The first election debate was organized on 24 February by Cultuurcafé De Ronde Venen. An evening full of debate, musical intermezzos and questions from the artists present. The entire broadcast is here to look back.
There is an energetic atmosphere in the Old Parish Building in Mijdrecht. People sit in groups at tables. Strings of lights hang from the ceiling and a red curtain on the wall is reminiscent of a performance that could start at any moment. “We can be together again.” With these words, journalist Jeroen Dirks opens the first election debate in De Ronde Venen. All eight political parties are present. Ready to start the conversation about culture.
The evening was organized by Aino Merits of De Ronde Venen culture point. In her introduction she immediately puts the first problem on the table: the foundation has no accommodation. For example, it is difficult for them to structurally realize the art and culture offer. The arrival of a cultural center in Mijdrecht would be a great solution. The audience applauds in agreement.
This is the reason for Dirks to put forward a first statement: “Is art and culture a public government responsibility or should they be left to market forces?”
Wim Stam of the ChristenUnie/SGP makes a bold remark. “An artist has to suffer because that’s how he makes the best art”. After a hum from the room, he emphasizes that it is a joke and that his eyes have been opened due to the corona crisis. “As politicians, we shouldn’t always think we know what’s going on. Let’s ask the people in the field what they need.”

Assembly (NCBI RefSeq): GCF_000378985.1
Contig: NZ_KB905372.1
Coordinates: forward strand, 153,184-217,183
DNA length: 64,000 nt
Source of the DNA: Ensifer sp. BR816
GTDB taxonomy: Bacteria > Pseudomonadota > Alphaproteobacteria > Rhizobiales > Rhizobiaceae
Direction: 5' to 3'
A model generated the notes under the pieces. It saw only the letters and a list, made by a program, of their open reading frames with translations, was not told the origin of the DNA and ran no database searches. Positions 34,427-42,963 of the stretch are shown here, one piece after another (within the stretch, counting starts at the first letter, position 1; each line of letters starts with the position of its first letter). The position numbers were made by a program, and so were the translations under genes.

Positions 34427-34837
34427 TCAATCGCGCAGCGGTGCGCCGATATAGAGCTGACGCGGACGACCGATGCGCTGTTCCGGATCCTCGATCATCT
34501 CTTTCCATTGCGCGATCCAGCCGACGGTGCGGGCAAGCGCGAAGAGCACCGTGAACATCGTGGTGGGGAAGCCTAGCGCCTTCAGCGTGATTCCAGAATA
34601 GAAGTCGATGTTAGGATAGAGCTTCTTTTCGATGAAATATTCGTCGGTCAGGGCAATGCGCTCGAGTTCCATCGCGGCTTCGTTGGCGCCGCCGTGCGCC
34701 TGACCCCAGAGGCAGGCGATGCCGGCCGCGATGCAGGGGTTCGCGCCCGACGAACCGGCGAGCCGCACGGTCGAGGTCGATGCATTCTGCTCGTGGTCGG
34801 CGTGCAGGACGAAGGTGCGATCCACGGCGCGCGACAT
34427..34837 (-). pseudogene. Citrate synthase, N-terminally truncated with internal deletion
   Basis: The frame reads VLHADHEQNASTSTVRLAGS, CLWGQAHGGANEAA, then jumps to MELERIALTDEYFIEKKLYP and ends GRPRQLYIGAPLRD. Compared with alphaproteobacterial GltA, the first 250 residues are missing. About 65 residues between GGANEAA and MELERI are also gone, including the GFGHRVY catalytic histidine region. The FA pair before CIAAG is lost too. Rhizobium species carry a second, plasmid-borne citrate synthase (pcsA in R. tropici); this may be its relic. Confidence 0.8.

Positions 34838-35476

Dirks wonders whether that does not encourage a kind of job application feeling among artists. Who can best sell their problem? As if the first application round has started immediately, accordionist Wim Holla takes the floor. For seven years already accompanied the elderly with the singing of songs.
“We gathered together in the Willestee. It was a kind of fraternization. All that has gone wrong because of corona. Corns have fallen apart. The spaces had to get bigger in order to keep distance. If we’re lucky, we’ll cut the expenses.”
Can subsidies be made available to keep these kinds of initiatives alive? What Pieter Kroon of GroenLinks/PvdA does. “There is a lack of ambition in the town hall. The discussion is only about how we can prevent the budget from shrinking.”
During the discussion, Mr. Holla continues to stand behind the microphone. Listening to the debate about his sector. He is talked about a few more times, but he does not get the word anymore.
Bitterballen & jazz